Issue 31 (Summer 2005)
Summer 2005

Special Feature- Close encounters with big cats · Where to stay in South Africa · Geldof in Africa · Children in Africa · WW1 Battlefields, Kenya · Secret Sudan · Zambia from the Air · Ethiopia - Down the Omo River · Essential Botswana · My Tanzania, by Paul Joynson Hicks.

Cats at close quarters
Two of Africa’s big cat species – cheetahs and lions – are in danger of extinction. Human pressures are largely to blame. Thanks to their remarkable  adaptability, leopards seem to be to hanging on for now, but in recent years they too have been threatened. Could responsible tourism be the key to the big cats’ future?
Predator conservation programmes have a crucial role to play in changing negative attitudes to carnivore behaviour in Africa – and by welcoming tourists, project leaders hope to generate enough revenue to fund vital research and rehabilitation initiatives.
To find out more, we visit three big cat projects: Emma Gregg heads for Namibia’s AfriCat Foundation and Claire Foottit drops in on the researchers at the Laikipia Predator and Kilimanjaro Lion Conservation Projects in Kenya. 
Where to stay in S.A.
There’s no shortage of great places to stay in South Africa. In fact, there’s an abundance of hotels. An embarassment of lodges. A profusion of game parks. There’s everything under the sun. How on earth are you going to choose? Justin Fox and William Gray know the Rainbow Nation inside out – so we asked them for some personal recommendations.
Africa through different eyes
Take your children to Africa and you’ll have more than just a holiday, says Richard Trillo, you’ll have a full-on adventure – with warm welcomes, fun and games, and masses of young would-be friends at every turn.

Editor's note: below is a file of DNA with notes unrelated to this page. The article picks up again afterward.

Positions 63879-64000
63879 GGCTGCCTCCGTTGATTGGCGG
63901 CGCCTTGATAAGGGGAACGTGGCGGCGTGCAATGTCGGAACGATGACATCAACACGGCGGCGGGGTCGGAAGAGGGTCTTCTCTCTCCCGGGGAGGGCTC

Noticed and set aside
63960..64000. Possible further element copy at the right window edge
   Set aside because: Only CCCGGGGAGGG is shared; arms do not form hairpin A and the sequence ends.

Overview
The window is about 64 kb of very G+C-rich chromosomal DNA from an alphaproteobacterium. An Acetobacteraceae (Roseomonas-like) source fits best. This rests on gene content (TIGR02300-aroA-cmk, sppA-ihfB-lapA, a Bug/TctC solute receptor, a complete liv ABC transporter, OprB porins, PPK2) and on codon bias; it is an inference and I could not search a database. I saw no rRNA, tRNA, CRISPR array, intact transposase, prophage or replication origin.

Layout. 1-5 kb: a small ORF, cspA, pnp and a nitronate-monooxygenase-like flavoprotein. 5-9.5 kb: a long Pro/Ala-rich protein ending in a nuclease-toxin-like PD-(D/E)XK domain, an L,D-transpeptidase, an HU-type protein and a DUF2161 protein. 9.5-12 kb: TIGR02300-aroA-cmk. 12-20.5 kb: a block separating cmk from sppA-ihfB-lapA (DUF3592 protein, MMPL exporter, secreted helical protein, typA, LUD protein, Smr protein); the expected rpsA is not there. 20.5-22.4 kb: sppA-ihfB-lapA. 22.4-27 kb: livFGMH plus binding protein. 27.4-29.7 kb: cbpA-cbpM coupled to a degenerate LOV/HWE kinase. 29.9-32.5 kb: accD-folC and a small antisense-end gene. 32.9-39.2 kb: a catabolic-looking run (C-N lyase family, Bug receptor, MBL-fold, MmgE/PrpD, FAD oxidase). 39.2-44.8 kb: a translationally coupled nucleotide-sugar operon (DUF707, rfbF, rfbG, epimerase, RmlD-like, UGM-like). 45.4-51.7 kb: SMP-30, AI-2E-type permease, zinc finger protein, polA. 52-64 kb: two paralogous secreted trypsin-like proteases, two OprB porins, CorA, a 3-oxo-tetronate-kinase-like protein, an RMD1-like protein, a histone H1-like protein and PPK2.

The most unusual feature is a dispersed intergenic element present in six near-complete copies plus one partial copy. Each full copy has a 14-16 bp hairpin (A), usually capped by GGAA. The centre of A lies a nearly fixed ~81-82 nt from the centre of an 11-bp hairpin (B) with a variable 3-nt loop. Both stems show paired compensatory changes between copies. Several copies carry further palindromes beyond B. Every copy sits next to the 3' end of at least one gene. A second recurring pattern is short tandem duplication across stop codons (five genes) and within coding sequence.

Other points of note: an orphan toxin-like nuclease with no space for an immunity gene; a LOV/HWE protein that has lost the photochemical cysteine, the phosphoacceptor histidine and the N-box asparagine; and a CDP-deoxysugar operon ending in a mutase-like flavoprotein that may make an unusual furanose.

Memories of the fallen
Some of East Africa’s First World War trenches still survive – but the memories of those who fought in them are fading fast, as Hamilton Wende discovered while touring Kenya’s historic battlegrounds.
Hidden jewels of the Nubian desert
Sudan has more pyramids than Egypt – but few tourists have set eyes on them. With its infrastructure in some disarray, this war-torn country has little opportunity to welcome visitors in great numbers, but the peaceful north is ripe for discovery. Go now, says Paul Clammer, and you’ll encounter fascinating customs, incredible hospitality, and, deep in ancient Nubia, the thrill of having a vast archaeological site all to yourself.
Wings over Zambia
Viewed from the air, Zambia’s rivers, forests, marshes and plains take on a serenely abstract, mottled texture, as Cape Town based photographer David Rogers reveals.
Essential Africa: Botswana
From the arid fossil desert of the Kalahari to the watery wilderness of the Okavango River’s inland delta, Botswana is one of Africa’s finest safari destinations. Chris McIntyre, author of the Bradt Guide to Botswana, shortlists the country’s most compelling attractions and puts together three two-week itineraries to excite the interest of the first-time visitor, the Africa addict and the true connoisseur.
Mozambique : simple pleasures, Island style
In Mozambique, the Indian Ocean is so stunning that some would happily pay a small fortune to enjoy its beaches and islands in the sumptuous luxury of a recherché retreat. As for the rest of us, there’s no need to miss out. Welcome to southern Africa’s hippest coastal destination, says Andrew Eames.
Cruising through the Kruger
Seasoned traveller John Malathronas’ first visit to South Africa was nothing if not educational. In this extract from his book about the experience, Rainbow Diary, we find him sharing a safari minibus with a gung-ho Afrikaans guide, four sporty Germans and an infuriating Canadian vet – and learning that there’s rather more to the Kruger National Park than most people realise.
Omo: Riding the River
On a recent visit to Ethiopia’s Omo River, rookie rafter Glen Munro jumped right in at the deep end – literally.
Geldof in Africa
Bob Geldof’s new book – a fascinatingly candid and gritty collection of essays, diary entries and photos from his recent travels in West, Central and East Africa – reveals his tremendous affection for the continent. Melanie McGrath reads between the lines to find out what makes Geldof, the traveller, tick.
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